I recently logged on to dovegreyreader’s blog where to my delight there was discussion of FLoL, although I am still unable to find dgr’s review of it on Amazon. More than that, I found that dgr had persuaded Niall Williams to subject himself to an on-blog interview. (You may want to think of that: I can see you and Amis as I type.) I was fascinated by his disclosure that he reads his work aloud to himself.

    In FLoL I was overwhelmed by the beauty (there is no other plain word I can think of) of his sentences, of his paragraphs and pages. Overwhelmed. I read them aloud to myself (just to hear their magnificence) before I knew that this was how Williams wrote. Now, before you say “Hie me to the vomitorium”, I am acutely aware that this is setting up Williams for a dreadful Asylum fall. I truly hope not. The writing, of course, is one thing; the reading of it is another, without disappearing up arseholes of literary theory.

    Dgr’s profile of Williams revivified my freshly dormant interest in him and I went to the bookshelves yesterday morning to have a look at the Williams backlist I had. I started “As it is in Heaven” yesterday and hope to finish tonight. Possibly because I now have an expectation level of Williams, As it is Heaven is not the experience for me that FLoL was, although it is still waaaay above a lot my recent reading (2007: Richard Powers, Michel Houllebecq, George Perec, and lots of short stories). While I have yet to finish it, it seems to me a more hurried book than the first, although I have no idea of the elapsed time in the respective writing. AiiiH contains writing, in comparison to FLoL, which hasn’t been fully mined, chiselled, caressed and polished. Some of the diamonds remain incomplete, partially submerged within the rock. For all that, of course, there are many, almost all, which take the breath away. And he is a wordy writer. He doesn’t condense his words; he expands them into the light of the page. Ultimately it depends on your taste. (“Too many words, Herr Mozart, I can hear echoing from Amadeus.)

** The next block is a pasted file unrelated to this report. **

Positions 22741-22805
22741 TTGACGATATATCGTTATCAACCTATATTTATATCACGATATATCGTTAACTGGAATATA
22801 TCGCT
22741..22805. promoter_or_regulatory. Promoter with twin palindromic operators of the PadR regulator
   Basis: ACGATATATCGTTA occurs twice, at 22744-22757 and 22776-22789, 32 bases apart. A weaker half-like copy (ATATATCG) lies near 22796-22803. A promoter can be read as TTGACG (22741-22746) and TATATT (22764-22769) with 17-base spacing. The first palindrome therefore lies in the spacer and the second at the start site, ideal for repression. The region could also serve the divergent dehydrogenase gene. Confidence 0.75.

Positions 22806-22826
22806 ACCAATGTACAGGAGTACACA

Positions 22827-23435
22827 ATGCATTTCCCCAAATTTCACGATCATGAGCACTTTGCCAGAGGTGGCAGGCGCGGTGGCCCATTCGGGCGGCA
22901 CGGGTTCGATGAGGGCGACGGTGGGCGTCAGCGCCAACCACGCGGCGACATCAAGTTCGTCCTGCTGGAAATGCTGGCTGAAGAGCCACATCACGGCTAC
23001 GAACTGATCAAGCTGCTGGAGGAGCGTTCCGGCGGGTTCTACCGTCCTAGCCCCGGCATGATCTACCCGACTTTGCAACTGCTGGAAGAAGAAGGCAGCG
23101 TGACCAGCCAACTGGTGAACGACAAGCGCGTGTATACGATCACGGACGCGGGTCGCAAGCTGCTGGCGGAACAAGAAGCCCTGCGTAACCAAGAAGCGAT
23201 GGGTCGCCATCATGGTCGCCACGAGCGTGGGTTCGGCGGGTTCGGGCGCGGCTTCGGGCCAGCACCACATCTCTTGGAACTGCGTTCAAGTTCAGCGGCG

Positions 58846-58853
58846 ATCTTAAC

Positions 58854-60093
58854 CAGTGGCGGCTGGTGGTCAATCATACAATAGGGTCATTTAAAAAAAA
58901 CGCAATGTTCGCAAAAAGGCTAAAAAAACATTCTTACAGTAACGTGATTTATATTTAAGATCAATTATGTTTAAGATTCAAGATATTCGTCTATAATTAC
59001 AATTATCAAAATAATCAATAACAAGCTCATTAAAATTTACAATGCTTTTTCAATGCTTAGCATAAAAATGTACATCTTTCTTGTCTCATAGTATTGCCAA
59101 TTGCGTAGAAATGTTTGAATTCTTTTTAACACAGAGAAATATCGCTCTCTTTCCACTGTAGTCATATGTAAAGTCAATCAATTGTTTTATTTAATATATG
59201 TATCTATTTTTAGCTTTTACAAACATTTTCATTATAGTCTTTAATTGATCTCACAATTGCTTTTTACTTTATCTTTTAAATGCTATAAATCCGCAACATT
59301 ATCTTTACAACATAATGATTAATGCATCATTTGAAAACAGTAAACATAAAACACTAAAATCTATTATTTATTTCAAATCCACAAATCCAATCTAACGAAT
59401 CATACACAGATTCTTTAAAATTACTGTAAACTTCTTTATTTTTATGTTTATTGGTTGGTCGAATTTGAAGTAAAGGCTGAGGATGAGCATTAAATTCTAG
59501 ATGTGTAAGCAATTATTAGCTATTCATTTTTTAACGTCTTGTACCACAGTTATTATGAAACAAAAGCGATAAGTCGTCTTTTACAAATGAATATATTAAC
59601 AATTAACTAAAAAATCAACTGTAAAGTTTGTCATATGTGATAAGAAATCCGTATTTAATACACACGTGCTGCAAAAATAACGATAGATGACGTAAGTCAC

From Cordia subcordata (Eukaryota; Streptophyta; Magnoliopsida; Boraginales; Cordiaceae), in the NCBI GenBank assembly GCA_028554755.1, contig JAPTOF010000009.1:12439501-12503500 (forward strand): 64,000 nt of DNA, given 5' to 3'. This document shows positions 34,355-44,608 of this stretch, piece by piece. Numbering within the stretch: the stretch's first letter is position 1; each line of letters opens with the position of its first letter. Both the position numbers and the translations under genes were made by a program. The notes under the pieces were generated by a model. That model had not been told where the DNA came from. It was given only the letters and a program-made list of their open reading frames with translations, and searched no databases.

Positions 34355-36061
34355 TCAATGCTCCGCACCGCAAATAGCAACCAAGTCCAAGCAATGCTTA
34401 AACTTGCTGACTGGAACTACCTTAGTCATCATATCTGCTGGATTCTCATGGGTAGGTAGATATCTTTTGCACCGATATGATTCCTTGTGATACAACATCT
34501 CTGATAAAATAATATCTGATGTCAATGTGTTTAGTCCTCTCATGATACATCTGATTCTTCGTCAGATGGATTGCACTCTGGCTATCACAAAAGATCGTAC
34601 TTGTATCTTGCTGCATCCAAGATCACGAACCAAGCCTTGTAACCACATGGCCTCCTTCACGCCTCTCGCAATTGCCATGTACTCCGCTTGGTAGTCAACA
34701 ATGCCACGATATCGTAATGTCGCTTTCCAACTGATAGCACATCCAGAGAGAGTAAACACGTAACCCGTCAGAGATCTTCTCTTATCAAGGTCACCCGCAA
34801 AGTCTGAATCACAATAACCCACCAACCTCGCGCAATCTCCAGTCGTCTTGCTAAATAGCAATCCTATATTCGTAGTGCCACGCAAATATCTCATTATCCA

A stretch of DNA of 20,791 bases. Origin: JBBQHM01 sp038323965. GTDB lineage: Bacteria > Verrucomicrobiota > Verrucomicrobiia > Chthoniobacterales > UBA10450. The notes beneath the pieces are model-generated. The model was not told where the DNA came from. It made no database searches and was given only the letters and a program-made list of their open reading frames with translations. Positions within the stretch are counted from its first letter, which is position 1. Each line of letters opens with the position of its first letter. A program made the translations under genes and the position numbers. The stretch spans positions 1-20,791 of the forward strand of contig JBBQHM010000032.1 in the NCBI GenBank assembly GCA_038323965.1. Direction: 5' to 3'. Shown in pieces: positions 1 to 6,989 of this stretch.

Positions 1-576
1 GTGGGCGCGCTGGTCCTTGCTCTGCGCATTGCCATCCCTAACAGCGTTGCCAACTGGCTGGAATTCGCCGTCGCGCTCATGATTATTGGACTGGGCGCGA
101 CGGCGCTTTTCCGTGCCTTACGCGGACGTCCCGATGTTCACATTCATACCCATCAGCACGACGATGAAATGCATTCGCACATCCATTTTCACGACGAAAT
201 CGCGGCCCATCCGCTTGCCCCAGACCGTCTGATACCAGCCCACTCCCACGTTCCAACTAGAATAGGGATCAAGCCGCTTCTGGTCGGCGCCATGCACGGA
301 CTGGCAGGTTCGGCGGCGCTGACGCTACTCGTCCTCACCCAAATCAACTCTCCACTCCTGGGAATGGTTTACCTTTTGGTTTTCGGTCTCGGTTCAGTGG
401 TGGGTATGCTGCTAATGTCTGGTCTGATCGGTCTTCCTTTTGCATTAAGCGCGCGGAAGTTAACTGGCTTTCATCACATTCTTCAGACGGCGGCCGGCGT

One last point. Garcia Marquez, Allende, Okri – all writers from which I have fled due to the curse of Magic Realism. (Surely Okri’s book – The Famished Road – has to be one of the most perverse awards of literary prizes ever misgiven.) I have wondered if someone had described it in any detail (and with the mention of the dreaded MR) whether I would have run a long Irish counry mile from Williams’ work. I probably would have done. Yet, when it (MR) came, I found it comfortable and natural in his writing; credible within the web he had spun around me. In AiiiH, his MR is religion, and Catholicism at that. Despite being an atheist, my West of Scotland upbringing has wired religion into my DNA I suppose, so that his religious reference points seem natural to me, although my radar can detect them a million paces out. I see this as his MR and possible find it easier in its familiarity than the South American variety.

    I would be intruiged what you would make of Williams, as a reader primarily, and as an Irishman secondly (a long way behind). I do have some cavills with the book at the moment but nothing that could dilute the enjoyment of his prose.

    Check out dgr for a first opinion.

    As for delurking etc, you and I go all the way back to MAD (where did that go, eventually ?)

    Great review style, great blog BTW.

  4. I came within a whisker of picking up Four Letters of Love today – or rather, I did pick it up, and came within a whisker of taking it home – but passed in the end. Mainly this is because I have found my recent reads generally disappointing (including my current and almost-finished A Home at the End of the World: watch this space), and I don’t want to demand too much of Williams, particularly given that I knew practically nothing about him till yesterday. I did like the opening page though.

    Georges Perec: I really must return to Life: A User’s Manual sometime.

    MAD: Now you really have lost me. Insert smilie with question marks over head.

  5. MAD refers to the Martin Amis Discussion webboard as hosted by Professor James Diedrick at Albion College. I had assumed that you were a contributor / poster on that site, for some reason. He closed it down some time ago but I have no idea where that community went.

  6. A heady visit to the Aslum. I was directed by a friend and unsure now if he wanted to terrify me or not. In the quiet of the west of Ireland here I often forget anybody is reading what I write. Many thanks. I hesitate to offer, but new novel JOHN will come from Bloomsbury next September.